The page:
Which adaptations should the nurse caring for a client with diabetic ketoacidosis expect the client to exhibit? Select all that apply:

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Metabolic acidosis initiates respiratory compensation in the form of Kussmaul respirations to counteract the effects of ketone buildup, resulting in a lowered PCO2. A fruity odor to the breath (acetone breath) occurs when the ketone level is elevated in ketoacidosis.

When planning care for a client with ulcerative colitis who is experiencing symptoms, which client care activities can the nurse appropriately delegate to a unlicensed assistant? Select all that apply.

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The nurse can delegate the following basic care activities to the unlicensed assistant: providing skin care following bowel movements, maintaining intake and output records, and obtaining the client’s weight. Assessing the client’s bowel sounds and evaluating the client’s response to medication are registered nurse activities that cannot be delegated.

Which of the following nursing diagnoses would be appropriate for a client with heart failure? Select all that apply.

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HF is a result of structural and functional abnormalities of the heart tissue muscle. The heart muscle becomes weak and does not adequately pump the blood out of the chambers. As a result, blood pools in the left ventricle and backs up into the left atrium, and eventually into the lungs. Therefore, greater amounts of blood remain in the ventricle after contraction thereby decreasing cardiac output. In addition, this pooling leads to thrombus formation and ineffective tissue perfusion because of the decrease in blood flow to the other organs and tissues of the body. Typically, these clients have an ejection fraction of less than 50% and poorly tolerate activity. Activity intolerance is related to a decrease, not increase, in cardiac output. Gas exchange is impaired. However, the decrease in cardiac output triggers compensatory mechanisms, such as an increase in sympathetic nervous system activity.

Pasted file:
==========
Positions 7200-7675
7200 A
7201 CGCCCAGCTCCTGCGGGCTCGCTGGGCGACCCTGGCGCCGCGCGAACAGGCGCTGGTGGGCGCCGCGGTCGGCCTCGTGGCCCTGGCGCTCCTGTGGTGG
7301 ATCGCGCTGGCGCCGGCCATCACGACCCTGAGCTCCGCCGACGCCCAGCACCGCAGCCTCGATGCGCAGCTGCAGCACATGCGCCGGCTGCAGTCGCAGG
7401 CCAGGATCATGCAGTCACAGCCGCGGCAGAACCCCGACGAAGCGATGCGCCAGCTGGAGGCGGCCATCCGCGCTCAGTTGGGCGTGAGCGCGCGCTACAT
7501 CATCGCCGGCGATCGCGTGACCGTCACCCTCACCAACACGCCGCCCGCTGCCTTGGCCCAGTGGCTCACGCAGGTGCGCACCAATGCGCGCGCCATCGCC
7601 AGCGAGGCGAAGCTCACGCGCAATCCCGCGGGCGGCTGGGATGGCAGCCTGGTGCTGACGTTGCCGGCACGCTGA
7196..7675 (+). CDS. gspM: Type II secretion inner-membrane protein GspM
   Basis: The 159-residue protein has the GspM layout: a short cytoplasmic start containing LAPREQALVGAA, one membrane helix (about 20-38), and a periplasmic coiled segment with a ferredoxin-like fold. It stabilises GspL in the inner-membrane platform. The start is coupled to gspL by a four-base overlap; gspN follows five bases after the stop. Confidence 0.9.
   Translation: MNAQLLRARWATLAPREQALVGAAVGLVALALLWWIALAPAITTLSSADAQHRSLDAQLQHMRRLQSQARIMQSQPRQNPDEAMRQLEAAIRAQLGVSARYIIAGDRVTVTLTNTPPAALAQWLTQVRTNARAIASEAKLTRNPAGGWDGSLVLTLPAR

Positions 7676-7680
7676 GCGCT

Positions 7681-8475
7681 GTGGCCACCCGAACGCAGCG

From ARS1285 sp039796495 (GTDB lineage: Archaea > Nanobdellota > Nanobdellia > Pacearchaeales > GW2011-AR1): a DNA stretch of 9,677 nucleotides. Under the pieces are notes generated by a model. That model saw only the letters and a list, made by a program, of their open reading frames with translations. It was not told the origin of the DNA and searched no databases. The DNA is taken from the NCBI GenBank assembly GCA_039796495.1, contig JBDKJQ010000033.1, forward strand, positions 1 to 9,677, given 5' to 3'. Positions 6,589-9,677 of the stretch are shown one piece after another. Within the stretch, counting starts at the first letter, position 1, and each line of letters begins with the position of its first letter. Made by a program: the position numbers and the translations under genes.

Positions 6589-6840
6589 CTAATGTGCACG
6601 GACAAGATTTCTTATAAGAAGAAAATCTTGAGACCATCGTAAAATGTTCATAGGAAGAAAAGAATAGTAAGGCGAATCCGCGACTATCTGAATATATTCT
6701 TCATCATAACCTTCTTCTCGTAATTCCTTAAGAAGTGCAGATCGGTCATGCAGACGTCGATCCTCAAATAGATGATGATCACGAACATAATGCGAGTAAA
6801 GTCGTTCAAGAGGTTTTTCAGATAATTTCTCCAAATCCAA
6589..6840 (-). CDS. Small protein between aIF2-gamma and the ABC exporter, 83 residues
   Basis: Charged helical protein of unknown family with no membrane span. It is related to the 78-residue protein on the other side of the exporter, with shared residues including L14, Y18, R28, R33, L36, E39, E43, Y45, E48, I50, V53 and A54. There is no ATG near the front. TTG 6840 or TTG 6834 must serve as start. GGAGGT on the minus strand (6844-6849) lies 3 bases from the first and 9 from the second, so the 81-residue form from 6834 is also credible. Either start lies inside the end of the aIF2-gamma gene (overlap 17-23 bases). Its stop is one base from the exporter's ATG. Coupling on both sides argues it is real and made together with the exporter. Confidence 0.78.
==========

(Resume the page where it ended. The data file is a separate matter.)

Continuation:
When caring for a client with a central venous line, which of the following nursing actions should be implemented in the plan of care for chemotherapy administration? Select all that apply.

Please select 4 correct answers

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A major concern with intravenous administration of cytotoxic agents is vessel irritation or extravasation. The Oncology Nursing Society and hospital guidelines require frequent evaluation of blood return when administering vesicant or non vesicant chemotherapy due to the risk of extravasation. These guidelines apply to peripheral and central venous lines. In addition, central venous lines may be long-term venous access devices. Thus, difficulty drawing or aspirating blood may indicate the line is against the vessel wall or may indicate the line has occlusion. Having the client cough or move position may change the status of the line if it is temporarily against a vessel wall. Occlusion warrants more thorough evaluation via x-ray study to verify placement if the status is questionable and may require a declotting regimen.

A 20-year old college student has been brought to the psychiatric hospital by her parents. Her admitting diagnosis is borderline personality disorder. When talking with the parents, which information would the nurse expect to be included in the client’s history? Select all that apply.

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When assessing a client diagnosed with impulse control disorder, the nurse observes violent, aggressive, and assaultive behavior. Which of the following assessment data is the nurse also likely to find? Select all that apply.